Scientists learn how to make oxygen 'perform' for them
When it comes to the fundamentals of making better materials—stronger-but-thinner glass for televisions or phone screens, for example—it almost always comes down to the building blocks of science. Understand the structure around an atom, the most basic piece of any material, and you might be able to change that material for the better.
But studying atoms can be difficult, especially for certain elements. One particular isotope of oxygen, for example, is notoriously tricky for scientists to evaluate, because the best tool for the job—something called nuclear magnetic resonance spectroscopy—doesn't keep the isotopes moving long enough to study it well.
"We wanted to look at oxygen, but getting details about oxygen structures has been challenging over the years because we couldn't observe the collective behavior of these oxygen isotopes long enough," said Philip Grandinetti, a professor in The Ohio State University Department of Chemistry and Biochemistry.
Think of it like a stadium wave—if only one person does the wave, and does it for only a few seconds, the wave won't be especially noticeable. But if everyone in a stadium does the wave, and keeps it going for a few minutes or more, it might be possible to learn some things about the wave, because you can see it happening and measure specific elements about it: its speed, for example, or the percentage of people wearing scarlet or gray while doing it.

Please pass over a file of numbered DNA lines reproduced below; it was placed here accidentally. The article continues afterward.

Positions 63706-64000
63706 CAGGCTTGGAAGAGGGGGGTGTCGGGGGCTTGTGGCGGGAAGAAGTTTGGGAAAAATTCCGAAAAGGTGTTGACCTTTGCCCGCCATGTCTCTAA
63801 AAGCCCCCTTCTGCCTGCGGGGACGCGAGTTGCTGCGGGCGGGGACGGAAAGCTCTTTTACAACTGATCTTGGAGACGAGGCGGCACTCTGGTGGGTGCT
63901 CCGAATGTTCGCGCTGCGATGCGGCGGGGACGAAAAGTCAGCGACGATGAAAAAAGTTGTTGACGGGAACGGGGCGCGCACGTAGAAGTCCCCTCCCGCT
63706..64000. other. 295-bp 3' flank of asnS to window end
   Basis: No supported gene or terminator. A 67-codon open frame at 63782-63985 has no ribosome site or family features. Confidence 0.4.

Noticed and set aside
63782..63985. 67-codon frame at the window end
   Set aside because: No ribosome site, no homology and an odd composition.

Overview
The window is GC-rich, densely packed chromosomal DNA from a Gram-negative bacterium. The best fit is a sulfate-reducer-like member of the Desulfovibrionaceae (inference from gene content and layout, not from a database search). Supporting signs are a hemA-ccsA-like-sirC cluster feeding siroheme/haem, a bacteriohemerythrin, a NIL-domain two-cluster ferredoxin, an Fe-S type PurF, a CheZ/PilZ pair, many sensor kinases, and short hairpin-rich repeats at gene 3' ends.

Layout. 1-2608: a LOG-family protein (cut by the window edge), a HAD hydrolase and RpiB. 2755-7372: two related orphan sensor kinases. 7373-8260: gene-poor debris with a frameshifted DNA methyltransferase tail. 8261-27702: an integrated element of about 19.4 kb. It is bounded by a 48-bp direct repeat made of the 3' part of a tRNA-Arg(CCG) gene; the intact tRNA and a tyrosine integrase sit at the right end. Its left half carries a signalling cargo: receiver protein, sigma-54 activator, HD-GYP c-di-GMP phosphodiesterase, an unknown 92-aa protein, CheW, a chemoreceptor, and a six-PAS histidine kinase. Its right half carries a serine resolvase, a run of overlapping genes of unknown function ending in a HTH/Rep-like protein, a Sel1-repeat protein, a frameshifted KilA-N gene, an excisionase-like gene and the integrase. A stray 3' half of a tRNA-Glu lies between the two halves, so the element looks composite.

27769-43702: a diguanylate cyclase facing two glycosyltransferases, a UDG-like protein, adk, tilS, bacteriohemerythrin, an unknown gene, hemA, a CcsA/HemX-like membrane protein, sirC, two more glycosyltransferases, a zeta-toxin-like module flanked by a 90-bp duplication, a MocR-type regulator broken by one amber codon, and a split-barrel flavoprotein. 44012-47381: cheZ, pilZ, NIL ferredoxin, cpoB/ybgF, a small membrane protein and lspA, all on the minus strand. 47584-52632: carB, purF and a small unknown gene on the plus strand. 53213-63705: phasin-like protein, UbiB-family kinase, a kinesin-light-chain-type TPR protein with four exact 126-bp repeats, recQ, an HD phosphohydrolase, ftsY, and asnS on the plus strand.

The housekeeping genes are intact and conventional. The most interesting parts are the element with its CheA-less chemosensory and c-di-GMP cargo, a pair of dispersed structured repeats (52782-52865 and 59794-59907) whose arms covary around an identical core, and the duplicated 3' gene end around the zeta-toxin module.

A team of researchers at Ohio State has figured out how to keep "the wave" of one particular isotope of oxygen—among the most abundant elements on the planet and a crucial building block for materials like glass and ceramics—going during nuclear magnetic resonance spectroscopy long enough to learn some things about its structure and function.
"And understanding the structure around oxygen allows you to create better materials from it—better glass, better ceramics," said Grandinetti, who is also senior author of a study about the discovery published Monday, Oct. 28, in the journal Physical Review B.
To understand nuclear magnetic resonance spectroscopy, consider a toy top. Drop the top with a flick of your wrist, and the top spins almost perpendicular to the surface on which it is spinning. But nudge it with your finger, and the angle about which the top is spinning starts changing. That change in angle is something scientists call "precession"—and the same thing happens to atoms being evaluated using nuclear magnetic resonance spectroscopy.
To study this particular isotope of oxygen, oxygen 17, using a nuclear magnetic resonance spectroscopy machine, scientists "hit" the atoms with radiowaves, changing the angle about which the isotopes precess.
What they found is that the angle matters, especially for an oxygen 17 isotope: At just the right angles, the isotopes' "wave" lasts much longer than is typical. Usually, this "wave" lasts only a few milliseconds—hardly anything at all. But Grandinetti and his team discovered how to extend the "wave"—what they call the nuclear magnetic resonance coherence lifetime—of oxygen 17 up to five minutes. That creates a much larger window during which scientists can study the isotope. This lifetime extension leads to a million-fold reduction in the time required to do an O-17 NMR measurement.
"This is the kind of building block science that helps scientists design better materials," Grandinetti said. "The longer scientists can study this isotope, the more they can learn about it. And then after that the world is your oyster—you can start learning how to use this element to make materials stronger, or lighter, or whatever you need it to be."